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Buddhism and Social Media: The 21st Century Monk
Written by Global Journalism Scholar, Paula Pecorella.
It is extremely unusual for a life long Buddhist monk to use Facebook, carry a cell phone, or board a luxury cruise liner traveling the world. But for Burmese monk Ven Nandaka, who goes by Unan, taking part in these western experiences first hand helps him bridge the gap between his students in a country that has long been isolated from the rest of the world.
In 2011 when Unan was appointed to an administrative position at the Sein Yadana Monastary in Mandalay where he lives, a donor gifted him a cell phone in order to keep contact with outsiders visiting the monastery. Since then he has created a Facebook and an email address in efforts of spreading information and teaching his students about the power of technology.
“As a rule Buddhist monks are really inappropriate to be keeping a cell phone and keeping a computer. Its for high class people,” Unan explained. “But times are changing nowadays if we couldn’t follow the time we will still be behind the time and we don’t want to stay behind.”
Traditional Buddhists take a vow of poverty and view material possessions as poison to the peaceful mind. Unan however, says he sees information technology as a gateway for the Myanmar people to become educated and access higher knowledge.
“When I get here I learn how you use Internet. You use Internet very usefully but it’s very, very opposite in my country,” Unan explained. “My people, my students, they don’t know yet how to use internet. They use internet just for entertainment really. They have never visited an educational website. They have never known how to find a source. They have never learned the internet is really a knowledge library.”
Unan, now 38, was young when the Burmese government lifted its sanctions and began to allow tourism. At 12 years old, when his master presented him with the choice to either learn English or astrology, the choice seemed obvious to Unan. Today he realizes how easy it could be to teach the Myanmar people English with the proper technology and Internet speed.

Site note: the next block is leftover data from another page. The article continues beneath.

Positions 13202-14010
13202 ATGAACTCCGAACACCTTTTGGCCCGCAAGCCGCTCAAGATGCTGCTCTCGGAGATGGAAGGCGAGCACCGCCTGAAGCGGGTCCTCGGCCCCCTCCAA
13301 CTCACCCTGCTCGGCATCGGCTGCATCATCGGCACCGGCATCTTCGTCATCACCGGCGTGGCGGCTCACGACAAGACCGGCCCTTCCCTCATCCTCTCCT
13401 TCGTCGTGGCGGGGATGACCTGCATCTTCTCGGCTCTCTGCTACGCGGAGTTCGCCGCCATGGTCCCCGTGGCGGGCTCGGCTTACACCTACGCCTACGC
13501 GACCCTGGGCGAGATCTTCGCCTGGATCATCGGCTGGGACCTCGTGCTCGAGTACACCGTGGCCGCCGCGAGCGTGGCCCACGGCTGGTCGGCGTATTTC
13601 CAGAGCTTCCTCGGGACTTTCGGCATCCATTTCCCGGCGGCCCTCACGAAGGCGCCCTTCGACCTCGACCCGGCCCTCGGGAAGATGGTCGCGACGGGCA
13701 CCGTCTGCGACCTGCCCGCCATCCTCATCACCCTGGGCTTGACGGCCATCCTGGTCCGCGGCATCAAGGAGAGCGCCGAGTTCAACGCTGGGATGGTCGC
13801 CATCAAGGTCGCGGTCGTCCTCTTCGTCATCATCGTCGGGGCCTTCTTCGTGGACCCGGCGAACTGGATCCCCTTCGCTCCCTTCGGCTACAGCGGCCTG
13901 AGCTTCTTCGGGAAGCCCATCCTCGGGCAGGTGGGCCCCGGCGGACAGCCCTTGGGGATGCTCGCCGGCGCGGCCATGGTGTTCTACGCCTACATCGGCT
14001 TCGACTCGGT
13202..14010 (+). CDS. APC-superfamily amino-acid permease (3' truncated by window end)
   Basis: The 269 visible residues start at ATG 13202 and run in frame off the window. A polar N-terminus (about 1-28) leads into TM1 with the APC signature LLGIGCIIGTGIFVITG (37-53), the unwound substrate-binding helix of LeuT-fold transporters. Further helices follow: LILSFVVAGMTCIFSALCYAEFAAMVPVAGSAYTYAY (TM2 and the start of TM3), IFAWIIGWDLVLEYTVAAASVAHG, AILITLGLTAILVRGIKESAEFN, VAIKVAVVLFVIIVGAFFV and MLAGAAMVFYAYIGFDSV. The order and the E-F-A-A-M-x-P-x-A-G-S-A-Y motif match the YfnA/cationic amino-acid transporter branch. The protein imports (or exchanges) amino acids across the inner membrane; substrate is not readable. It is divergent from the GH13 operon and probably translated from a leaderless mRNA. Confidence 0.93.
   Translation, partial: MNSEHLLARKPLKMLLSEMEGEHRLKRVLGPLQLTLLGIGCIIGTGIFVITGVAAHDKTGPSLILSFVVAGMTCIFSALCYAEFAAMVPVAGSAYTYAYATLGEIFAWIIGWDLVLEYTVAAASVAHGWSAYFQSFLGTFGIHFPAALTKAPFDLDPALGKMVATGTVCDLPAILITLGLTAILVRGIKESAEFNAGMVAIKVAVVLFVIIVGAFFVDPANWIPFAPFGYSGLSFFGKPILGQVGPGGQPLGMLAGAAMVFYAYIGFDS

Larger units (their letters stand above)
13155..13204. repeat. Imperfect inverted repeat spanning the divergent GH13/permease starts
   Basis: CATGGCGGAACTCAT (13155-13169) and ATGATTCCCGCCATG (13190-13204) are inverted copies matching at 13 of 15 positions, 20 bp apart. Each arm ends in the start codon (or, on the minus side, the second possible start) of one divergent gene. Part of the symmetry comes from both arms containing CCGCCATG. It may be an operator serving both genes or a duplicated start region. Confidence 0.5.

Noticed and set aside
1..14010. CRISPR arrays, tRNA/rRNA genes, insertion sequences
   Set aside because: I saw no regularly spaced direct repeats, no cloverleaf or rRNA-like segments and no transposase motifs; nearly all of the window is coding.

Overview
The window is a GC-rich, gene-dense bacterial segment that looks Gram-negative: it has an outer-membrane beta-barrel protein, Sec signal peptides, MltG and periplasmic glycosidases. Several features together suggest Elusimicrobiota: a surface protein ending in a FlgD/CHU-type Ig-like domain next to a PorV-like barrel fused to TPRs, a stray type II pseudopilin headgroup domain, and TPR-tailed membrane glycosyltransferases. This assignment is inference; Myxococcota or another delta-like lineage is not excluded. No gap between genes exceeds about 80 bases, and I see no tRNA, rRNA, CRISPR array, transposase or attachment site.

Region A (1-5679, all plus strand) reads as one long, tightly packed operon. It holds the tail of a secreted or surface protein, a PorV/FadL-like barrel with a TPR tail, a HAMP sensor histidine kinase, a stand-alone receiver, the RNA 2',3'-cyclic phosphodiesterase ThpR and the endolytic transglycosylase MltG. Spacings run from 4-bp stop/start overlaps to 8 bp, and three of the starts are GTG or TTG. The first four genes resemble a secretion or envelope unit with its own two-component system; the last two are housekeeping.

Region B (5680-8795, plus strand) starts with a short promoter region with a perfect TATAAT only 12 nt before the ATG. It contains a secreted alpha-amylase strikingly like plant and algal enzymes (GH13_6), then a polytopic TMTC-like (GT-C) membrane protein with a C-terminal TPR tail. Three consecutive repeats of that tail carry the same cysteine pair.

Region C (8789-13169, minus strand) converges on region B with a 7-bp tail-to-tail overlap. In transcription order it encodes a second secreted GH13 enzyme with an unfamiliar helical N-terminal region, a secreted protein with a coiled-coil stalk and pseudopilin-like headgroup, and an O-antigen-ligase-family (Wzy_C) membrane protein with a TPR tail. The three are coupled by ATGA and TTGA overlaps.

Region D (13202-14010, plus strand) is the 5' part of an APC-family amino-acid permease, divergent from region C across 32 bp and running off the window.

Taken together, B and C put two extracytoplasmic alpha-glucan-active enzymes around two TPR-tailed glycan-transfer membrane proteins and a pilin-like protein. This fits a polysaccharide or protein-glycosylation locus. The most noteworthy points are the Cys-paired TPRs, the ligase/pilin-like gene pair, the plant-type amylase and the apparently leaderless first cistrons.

“Nowadays English language is an important role more than other languages,” said Unan. “If you want to learn English you don’t need to go to class, you can just install many sources in your phone.”
And while this may be true, it has not stopped the symbiotic relationship that Unan has formed with many of his students in which he teaches them English and they teach him how to use technology.
“I didn’t really know how to use Facebook, I had to learn a lot,” he explained. “As a monk its really far away from IT, but now I know how to take pictures and how to post on Facebook and how to write my opinions and how to comment.”
Just five years later Unan has hundreds of friends on Facebook and it has allowed him to stay in touch with people around the world. Jeff Whittall, a friend of Unan’s and the MV World Odyssey’s ship doctor, reflected on the impact technology has had on their friendship.
“Before he was on the Internet or on Facebook we would send one letter a year to him in Mandalay and then we would get 1 letter back,” said Whittall. “And then when we knew we were coming back to Myanmar in 2015 we were able to communicate much quicker. Trying to direct someone to the port we are going to be at last minute would have been much more difficult [without Facebook Messenger] but when we came up the river last year he was sitting there waiting for us.”
While the adaptation to technology and Facebook has proved beneficial in Unan’s life, not all of his students can understand the magnitude of its implications and he worries that the distractions will poison their purity if they do not learn how to use it appropriately.
“Don’t waste your precious time just using Facebook because this high technology is not for entertainment.” Unan tells his students. “The aim of high technology is to give you higher knowledge, higher education. If you are just enjoying it listening to music using it to chitchat, you are a slave of technology.”
In his teachings he urges students to follow his lead and believes that the 21st century is a “knowledge age” with people’s knowledge currently at its prime. He also acknowledges that the Internet is still very slow and out of reach for many people living in more remote areas in Myanmar today, but remains optimistic about the future.
“When we have good Internet, if we know how to use information technology very systematically, we can know how to use the internet as our knowledge bank.” Unan said. “To wake up the whole country I need time I need to create more environments like this. This is my goal.”